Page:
ALBANY, OREGON 97322-6373
OUR GOAL IS:
EVERYTIME, ALL THE TIME
WE SELL FLAGS OF ALL TYPES, UNITED STATES, INTERNATIONAL AND STATES FLAGS FOR OUTDOOR AND INDOOR USE. PRESENTATION SETS, SPORTS FLAGS, MILITARY FLAGS, ADVERTISING AND ATTENTION FLAGS. WE ALSO CARRY AUTO DEALER FLAGS AND PENNANTS.
PRESENTING THE HIGHEST QUALITY PRODUCTS FROM THE FOLLOWING MANUFACTURES:
CF FLAG COMPANY
EDER FLAG MANUFACTURING COMPANY INC.
NATIONAL BANNER COMPANY, INC.
L. PH. BOLANDER & SONS
This story was written about us and published in the
Albany Democrat-Herald: www.democratherald.com
Flag seller: U.S. Gets Colors Right
By Kim Jackson
Friday, March 25, 2011
Jim Vause show flags he sells from his south Albany home. and the flag pole in Jim's front yard.
(Photos by David Patton/Democrat-Herald)
Jim Vause of Albany knows flags.
After more than 30 years in the business, he can get you any flag from any country in the world, from very small to the giant ones used in stadium ceremonies. But there is one thing he won’t do: sell you a U.S. flag that isn’t made in America.And not just because it seems un-American.
“They can’t get the color right,” said Vause, 71. “A U.S. flag has a very specific red and a very specific blue. Foreign manufacturers think red is red and blue is blue. But I can see the difference. And when I see one up on a pole, I just burn.”
According to Wikipedia, the exact red, white, and blue colors used in the flag are specified by the Color Association of the United States in its Standard Color Reference of America, 10th edition.
“That’s what every U.S. manufacturer uses,” Vause said. “I could switch manufacturers and you wouldn’t be able to tell the difference.”
In fact, most of the products at Jim’s Flag Sales are made in the United States. Vause runs the business out of his south Albany home, where he has some stock on hand, but if you need something specific, he can get it for you. He also sells through his website at jimsflagsales.com.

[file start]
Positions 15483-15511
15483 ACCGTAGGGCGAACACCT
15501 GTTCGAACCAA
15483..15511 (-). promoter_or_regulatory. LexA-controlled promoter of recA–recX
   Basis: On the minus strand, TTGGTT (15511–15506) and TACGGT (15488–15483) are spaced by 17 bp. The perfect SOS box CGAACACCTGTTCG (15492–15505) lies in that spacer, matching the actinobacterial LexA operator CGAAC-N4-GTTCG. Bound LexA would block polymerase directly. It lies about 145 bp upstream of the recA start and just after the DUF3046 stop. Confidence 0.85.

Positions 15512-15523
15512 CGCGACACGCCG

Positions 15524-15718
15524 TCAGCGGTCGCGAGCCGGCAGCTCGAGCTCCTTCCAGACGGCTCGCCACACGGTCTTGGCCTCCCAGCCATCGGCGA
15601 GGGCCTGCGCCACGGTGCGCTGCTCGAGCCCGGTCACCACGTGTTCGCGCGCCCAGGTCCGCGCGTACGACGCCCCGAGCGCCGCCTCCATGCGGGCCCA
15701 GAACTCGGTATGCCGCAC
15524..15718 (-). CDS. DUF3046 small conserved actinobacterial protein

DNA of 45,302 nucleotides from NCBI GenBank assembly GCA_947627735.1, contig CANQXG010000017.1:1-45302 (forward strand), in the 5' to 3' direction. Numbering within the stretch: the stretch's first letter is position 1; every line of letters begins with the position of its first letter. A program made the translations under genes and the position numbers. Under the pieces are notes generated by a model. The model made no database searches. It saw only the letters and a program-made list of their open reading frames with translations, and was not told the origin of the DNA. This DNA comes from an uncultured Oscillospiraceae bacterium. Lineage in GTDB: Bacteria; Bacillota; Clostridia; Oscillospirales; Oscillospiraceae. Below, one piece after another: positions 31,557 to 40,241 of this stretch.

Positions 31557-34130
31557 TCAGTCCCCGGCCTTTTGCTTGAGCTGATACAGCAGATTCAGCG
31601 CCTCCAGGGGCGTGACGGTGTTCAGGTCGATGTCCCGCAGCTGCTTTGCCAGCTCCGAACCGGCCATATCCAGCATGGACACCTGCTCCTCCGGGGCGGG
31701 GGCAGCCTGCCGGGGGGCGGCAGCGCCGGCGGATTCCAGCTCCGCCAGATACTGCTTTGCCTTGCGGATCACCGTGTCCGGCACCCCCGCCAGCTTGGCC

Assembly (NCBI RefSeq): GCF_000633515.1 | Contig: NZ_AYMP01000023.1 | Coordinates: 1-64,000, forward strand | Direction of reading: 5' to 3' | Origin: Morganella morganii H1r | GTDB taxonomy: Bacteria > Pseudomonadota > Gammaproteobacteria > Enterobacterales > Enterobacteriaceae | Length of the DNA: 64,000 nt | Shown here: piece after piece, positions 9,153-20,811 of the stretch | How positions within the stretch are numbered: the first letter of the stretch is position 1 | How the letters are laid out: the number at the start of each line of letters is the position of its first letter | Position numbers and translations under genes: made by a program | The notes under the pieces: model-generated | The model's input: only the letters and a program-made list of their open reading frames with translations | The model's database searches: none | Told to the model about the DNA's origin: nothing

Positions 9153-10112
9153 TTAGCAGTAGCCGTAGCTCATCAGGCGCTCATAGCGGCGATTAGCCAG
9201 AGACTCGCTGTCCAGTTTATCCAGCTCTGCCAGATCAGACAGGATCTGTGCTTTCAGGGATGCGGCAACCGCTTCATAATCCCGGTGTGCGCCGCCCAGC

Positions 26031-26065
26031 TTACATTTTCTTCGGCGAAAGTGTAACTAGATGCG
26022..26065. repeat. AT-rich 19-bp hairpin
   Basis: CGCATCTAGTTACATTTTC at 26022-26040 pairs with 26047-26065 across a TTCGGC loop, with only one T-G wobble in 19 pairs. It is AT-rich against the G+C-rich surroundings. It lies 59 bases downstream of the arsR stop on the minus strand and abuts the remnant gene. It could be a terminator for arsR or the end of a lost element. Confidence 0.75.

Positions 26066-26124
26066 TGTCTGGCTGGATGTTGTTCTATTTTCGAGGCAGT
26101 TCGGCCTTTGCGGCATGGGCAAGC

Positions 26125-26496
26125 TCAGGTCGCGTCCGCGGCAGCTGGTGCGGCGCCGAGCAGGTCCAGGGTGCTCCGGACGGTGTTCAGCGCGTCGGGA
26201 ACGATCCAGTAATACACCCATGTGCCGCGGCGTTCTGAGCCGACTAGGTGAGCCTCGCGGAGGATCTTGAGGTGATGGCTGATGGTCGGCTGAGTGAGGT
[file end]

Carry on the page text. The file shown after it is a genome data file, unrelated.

“We sell all kinds of flags, for car dealers, international flags, state flags,” he said. “We also have flag poles.”
Vause said the smaller flags and poles he has in stock, but the big ones, some flags as large as 45 feet by 100 feet, he’ll special order and have them shipped direct to the customer.
Vause sells mostly American flags, the most common size being the 3-by-5-foot house flag. They come in either nylon for $32 or polyester for $35.
Flags are no longer made of cotton, unless by special order, Vause said, and nylon and polyester flags hold and carry just like cotton ones on a flag pole. And they are more durable, he said, but added that people are mistaken when they think a flag should last forever.
“People go out and buy a flag and fly it 24/7 and get upset it only lasts six or seven months,” he said. “In reality, it’s amazing they last six or seven months up 24/7 and in this weather.”
Vause said a flag used normally — brought in daily and used for special occasions — should last three to four years.
“I’ve even had people go out and buy a flag from another store and then call me up and chew me out because they don’t last,” he said with a laugh.
Historical flags were a hot item this past year, Vause said, particularly the “Don’t Tread on Me” variety used in the runup to the election by tea party members.
“Historical flags like the Culpepper ‘Don’t Tread on Me’ are legitimate U.S. flags,” he said. “No U.S. flag expires.”He also gets orders for a few international flags. “I sell two or three from Great Britain each year,” he said.
Vause got into the flag business about 30 years ago while living in Seattle. He worked for the phone company, and when a round of layoffs were announced, he thought he’d better have something to fall back on. His dad had been in the flag business, so he called him up and was able to start using some of his father’s old contacts.
Vause continued to work for the phone company and was later transferred to Bend, where he said he developed a good clientele for the flag business. He retired from the phone company about 15 years ago, and about five years ago he and his wife, Nancy, moved to Albany and set up business in their garage.
Business has been slow since the economy tanked, Vause said. “If I sell a flag a week, I’m doing good.”
He recently secured a deal with Linn County, and will offer discounts to other county and city agencies. He also says he’ll give a hefty discount to soldiers returning from duty. Vause himself is a veteran, having served 41/2 years in the Marine Corps Reserve, then another 61/2 in the Air Force, including a tour during the Vietnam War.
Vause hopes an improving economy will help boost business, but he says staying with it involves a little patriotism as well.
“It’s something I believe in,” he said. “Having my opinion, every American should be flying an American flag. And that’s not just a matter of business. It’s just having a little pride in country.”
Kim Jackson is news editor for the Democrat-Herald.
Posted to this site with permission
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